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НазваThomas More \"Utopia\" (реферат)
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THE UNIVERSITRY OF LATVIA

 

Faculty of Foreign Languages

 

Thomas More

 

"Utopia"

 

Open University

 

5 course

 

Contents

 

Introduction

 

“Utopia”

 

The Second Book

 

Conclusion

 

Bibliography

 

Introduction

 

The "dark" Middle Ages were followed by a time known in art and

literature as the Renaissance. The word "renaissance" means "rebirth" in

French and was used to denote a phase in the cultural development of

Europe between the 14th and 17th centuries.

 

Thomas More, the first English humanist of the Renaissance, was born in

London in 1478. Thomas More wrote in English and in Latin. The

humanists of al1 European countries communicated in the Latin language,

and their best works were written in Latin.

 

His style is simple, colloquial end has an unaffected ease. The work by

which he is best remembered today is "Utopia" which was written in Latin

in the year 1516. It has now been translated into all European

languages.

 

"Utopia" (which in Greek means "nowhere") is the name of a non-existent

island. This work is divided into two books.

 

In the first, the author gives a profound and truthful picture of the

people's sufferings and points out the socia1 evils existing, in England

at the time. In the second book more presents his ideal of what the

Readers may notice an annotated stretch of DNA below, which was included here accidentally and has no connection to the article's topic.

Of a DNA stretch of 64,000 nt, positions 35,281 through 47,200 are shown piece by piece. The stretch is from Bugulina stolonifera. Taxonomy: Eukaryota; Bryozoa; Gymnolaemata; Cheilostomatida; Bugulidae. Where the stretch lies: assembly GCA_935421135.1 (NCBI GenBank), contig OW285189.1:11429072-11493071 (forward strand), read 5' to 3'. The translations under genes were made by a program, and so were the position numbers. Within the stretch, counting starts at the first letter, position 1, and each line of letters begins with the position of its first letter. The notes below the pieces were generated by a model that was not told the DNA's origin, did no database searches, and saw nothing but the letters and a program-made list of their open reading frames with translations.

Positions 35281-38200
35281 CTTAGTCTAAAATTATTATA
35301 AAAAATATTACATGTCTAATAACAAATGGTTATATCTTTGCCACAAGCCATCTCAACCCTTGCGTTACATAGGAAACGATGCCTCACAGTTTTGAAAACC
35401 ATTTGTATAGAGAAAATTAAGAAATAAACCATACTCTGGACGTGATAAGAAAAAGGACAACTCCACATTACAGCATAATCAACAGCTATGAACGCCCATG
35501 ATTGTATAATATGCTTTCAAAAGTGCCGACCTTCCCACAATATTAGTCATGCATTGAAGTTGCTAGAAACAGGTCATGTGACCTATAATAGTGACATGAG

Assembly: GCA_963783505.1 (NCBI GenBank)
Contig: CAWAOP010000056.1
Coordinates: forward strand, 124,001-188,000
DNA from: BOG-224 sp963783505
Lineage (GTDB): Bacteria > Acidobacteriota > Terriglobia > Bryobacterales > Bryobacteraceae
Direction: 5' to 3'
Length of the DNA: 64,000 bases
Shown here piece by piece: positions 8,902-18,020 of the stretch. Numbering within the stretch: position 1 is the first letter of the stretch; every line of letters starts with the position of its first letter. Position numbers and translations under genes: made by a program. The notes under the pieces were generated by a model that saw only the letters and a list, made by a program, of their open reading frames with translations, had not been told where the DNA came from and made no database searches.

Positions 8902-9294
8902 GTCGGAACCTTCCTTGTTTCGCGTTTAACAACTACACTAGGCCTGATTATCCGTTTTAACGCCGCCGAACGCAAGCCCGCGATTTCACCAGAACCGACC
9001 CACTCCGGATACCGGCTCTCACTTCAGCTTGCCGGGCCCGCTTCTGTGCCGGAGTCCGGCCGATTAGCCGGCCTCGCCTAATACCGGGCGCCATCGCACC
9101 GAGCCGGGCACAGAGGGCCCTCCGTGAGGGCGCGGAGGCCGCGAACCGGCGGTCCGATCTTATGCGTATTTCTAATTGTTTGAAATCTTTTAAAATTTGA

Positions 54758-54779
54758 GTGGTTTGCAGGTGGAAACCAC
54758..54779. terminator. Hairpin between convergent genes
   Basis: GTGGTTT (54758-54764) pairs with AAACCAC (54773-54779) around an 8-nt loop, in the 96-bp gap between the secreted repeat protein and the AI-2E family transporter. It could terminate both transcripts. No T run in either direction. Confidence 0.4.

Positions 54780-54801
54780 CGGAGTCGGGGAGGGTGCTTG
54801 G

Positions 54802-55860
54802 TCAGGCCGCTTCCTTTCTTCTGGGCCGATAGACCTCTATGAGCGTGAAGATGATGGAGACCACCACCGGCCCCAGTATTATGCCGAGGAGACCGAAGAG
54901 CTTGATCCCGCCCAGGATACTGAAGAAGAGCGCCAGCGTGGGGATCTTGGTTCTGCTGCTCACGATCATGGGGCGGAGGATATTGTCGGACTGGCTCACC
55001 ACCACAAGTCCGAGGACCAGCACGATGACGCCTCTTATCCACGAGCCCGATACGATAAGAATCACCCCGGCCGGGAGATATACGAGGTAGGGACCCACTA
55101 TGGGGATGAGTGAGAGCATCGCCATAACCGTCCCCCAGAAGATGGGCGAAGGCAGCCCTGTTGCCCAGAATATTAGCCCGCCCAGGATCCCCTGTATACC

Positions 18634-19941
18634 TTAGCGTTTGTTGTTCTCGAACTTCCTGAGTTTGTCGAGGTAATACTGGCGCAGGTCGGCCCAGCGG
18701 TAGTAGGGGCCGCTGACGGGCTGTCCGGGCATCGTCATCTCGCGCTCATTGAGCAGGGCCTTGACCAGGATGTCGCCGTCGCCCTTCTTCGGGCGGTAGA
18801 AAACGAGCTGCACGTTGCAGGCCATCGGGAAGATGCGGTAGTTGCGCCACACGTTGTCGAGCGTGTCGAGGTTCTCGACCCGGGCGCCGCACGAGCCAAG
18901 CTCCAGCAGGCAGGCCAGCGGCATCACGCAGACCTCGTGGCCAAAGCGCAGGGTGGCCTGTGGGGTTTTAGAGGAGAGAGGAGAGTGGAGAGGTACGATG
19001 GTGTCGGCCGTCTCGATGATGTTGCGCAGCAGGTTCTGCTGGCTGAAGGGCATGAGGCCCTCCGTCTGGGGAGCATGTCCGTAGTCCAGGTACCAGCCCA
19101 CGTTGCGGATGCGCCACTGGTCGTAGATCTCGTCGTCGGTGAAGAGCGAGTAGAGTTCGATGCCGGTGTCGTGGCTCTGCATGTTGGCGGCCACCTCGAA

future society should be like.

 

“The word "utopia" has become a byword and is used in Modern English to

denote an unattainable ideal, usually in social and political matters.

But the writer H.G. Wells, who wrote an introduction to the latest

edition, said that the use of the word "utopia" was far from More's

essentia1 quality, whose mind abounded in sound, practical ideas. The

book is in reality a very unimaginative work.” (Harry Levin, “The Myth

of the Golden Age in the Renaissance.” 1969.)

 

Thomas More's "Utopia" was the first literary work in which the ideas of

Communism appeared. It was highly esteemed by all the humanists of

Europe in More's time and again grew very popular with the socialists of

the 19th century. After More, a tendency began in literature to write

fantastic novels on social reforms, and many such works appeared in

various countries.

 

“Utopia”

 

The historical Thomas More, the author of Utopia, was an extraordinarily

complicated man who tied up all the threads of his life in his heroic

death. The real man is to me much more interesting than the plastic

creation adored by his most fervent admirers. The Utopia is the sort of

complicated book that we should expect from so complicated a man.

 

It is heavy with irony. Irony is the recognition of the distance between

what we say and what we mean. But then irony was the experience of life

in the Sixteenth Century - reason enough for Shakespeare to make it

perhaps his most important trope while the century was drawing to a

close. Everywhere in church, government, society, and even scholarship

profession and practice stood separated by an abyss.

 

In Utopia three characters converse and reports of other conversations

enter the story. Thomas More appears as himself. Raphael Hythlodaeus or

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